Since it started streaming six years ago, KEXP has cultivated a following across the globe. Before Arbitron shut down its online metric, MeasureCast, KEXP was ranked sixth among streaming stations in the country and was the number-one streaming terrestrial radio station. More than a third of donations during KEXP pledge drives comes from outside Washington State. The personality of the DJs—who program their own shows—is one of the keys to the station's success, according to program director Kevin Cole.

"Definitely having eclecticism flies in the face of traditional programming," Cole says. "But we not only champion the music and the artist, we champion the DJ here. We consider the DJ the curator and that's part of what makes KEXP special."

Streaming is just one of the ways in which KEXP has been ahead of the curve. The station also has a 14-day broadcast archive, an archive of in-studio performances, and an hour-long weekly podcast.

"We've become distribution agnostics—we don't care how you get KEXP," says executive director Tom Mara.

The big radio conglomerates are just starting to tap these new distribution media. Youth-skewing stations such as The Mountain and The End offer podcasts of their morning shows. Others have archived band interviews. In the next couple weeks, CBS Radio plans to begin streaming its five Seattle stations for the first time.

"We've wanted to do it for a long time," says McDonald. "The company is far more progressive at the top than it's ever been with regard to understanding it's a million-channel world—or is about to be with all the options."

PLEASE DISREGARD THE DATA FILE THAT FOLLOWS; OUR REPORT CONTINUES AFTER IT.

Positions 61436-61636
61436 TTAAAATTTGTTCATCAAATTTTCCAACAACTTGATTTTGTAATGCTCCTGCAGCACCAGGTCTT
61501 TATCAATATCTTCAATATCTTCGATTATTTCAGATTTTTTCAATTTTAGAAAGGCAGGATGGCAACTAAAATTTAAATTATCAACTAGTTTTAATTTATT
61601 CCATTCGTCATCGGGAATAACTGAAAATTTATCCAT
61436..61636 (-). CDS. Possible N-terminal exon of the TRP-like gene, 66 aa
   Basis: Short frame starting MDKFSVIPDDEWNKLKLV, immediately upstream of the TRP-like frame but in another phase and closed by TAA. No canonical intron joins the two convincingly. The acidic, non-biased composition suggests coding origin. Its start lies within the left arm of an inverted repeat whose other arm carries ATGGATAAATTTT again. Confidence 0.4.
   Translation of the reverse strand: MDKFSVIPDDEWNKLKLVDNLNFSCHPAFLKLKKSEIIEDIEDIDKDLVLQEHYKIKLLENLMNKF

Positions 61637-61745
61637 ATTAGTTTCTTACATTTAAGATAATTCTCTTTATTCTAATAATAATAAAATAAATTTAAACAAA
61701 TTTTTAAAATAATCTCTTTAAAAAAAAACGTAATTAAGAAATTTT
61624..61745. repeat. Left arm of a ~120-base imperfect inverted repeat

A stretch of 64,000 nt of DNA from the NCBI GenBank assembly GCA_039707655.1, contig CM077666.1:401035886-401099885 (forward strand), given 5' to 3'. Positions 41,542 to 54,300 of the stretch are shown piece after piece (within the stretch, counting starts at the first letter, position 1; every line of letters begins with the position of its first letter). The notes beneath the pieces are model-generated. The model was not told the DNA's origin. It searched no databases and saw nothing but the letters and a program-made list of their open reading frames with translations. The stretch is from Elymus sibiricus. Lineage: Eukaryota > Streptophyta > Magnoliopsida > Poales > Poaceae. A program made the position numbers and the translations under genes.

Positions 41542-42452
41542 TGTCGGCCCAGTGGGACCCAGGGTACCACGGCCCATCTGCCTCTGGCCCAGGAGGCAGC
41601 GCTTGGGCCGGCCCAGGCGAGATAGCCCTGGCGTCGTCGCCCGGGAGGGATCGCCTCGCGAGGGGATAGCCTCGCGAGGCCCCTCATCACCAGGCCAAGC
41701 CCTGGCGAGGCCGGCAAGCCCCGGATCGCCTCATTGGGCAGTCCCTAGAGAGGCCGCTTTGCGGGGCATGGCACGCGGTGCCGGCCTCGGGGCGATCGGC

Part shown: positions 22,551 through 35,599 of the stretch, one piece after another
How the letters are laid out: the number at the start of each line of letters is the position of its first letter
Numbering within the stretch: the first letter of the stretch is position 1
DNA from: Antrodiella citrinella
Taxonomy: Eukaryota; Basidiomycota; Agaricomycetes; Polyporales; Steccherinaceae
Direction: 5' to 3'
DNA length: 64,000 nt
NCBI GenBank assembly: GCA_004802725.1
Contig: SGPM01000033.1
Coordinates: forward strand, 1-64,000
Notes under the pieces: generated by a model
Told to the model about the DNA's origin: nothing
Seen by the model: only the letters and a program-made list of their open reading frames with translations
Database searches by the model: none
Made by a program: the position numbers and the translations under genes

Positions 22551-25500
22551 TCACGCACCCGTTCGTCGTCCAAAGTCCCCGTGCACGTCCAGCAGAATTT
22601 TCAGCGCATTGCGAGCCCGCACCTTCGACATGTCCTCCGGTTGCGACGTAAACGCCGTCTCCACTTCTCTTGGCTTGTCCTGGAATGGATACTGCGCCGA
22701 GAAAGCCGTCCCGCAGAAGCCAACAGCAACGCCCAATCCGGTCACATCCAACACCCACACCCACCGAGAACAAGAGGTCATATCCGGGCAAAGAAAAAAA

Radio's tendency to ignore the very young and very old (those over 50 are the largest audience for satellite radio) may already have doomed it with the coming generation for whom radio is like the phonograph. According to Jerry Del Colliano, professor of music industry at USC's Thornton School of Music, the internet's interactivity (think MySpace and instant messaging) is far more integral to this new generation's identity than cold media like television or radio.

"I don't care if terrestrial radio stands on its head, it's not where the kids will go," says Del Colliano. "Do [you expect young listeners to] give up these virtual communities, this back-and-forth communication, for radio—[which] you can't program and you can't get what you want, when you want it (a hallmark of this generation)?"

A study commissioned by USC found that 85 percent of those aged 12–24 preferred MP3s to terrestrial radio, though at least half listen to internet radio, and a third of those spend at least an hour a day listening. Even with the iPod, people still need ways to discover and vet new music.

"People look to the media as filters," says Ben London, executive director of the Pacific Northwest Chapter of the Recording Academy. "Not everyone has the time to search through the bins and the millions of records."

Radio's traditionally had that role, but it lost a lot of its personality and luster during the '90s, in the wake of consolidation.

"[Radio stations] are waking up to the need to do formats that have some kind of local presence and cut back on the spot loads. The question is how quickly they can turn it around. They've got as much time as it takes broadband devices to make it to the car to figure out how to have a product good enough that it will port over," says iN3 radio consultant Robert Unmacht. "There'll be a place for distinctive content. But if you're Jack #47?"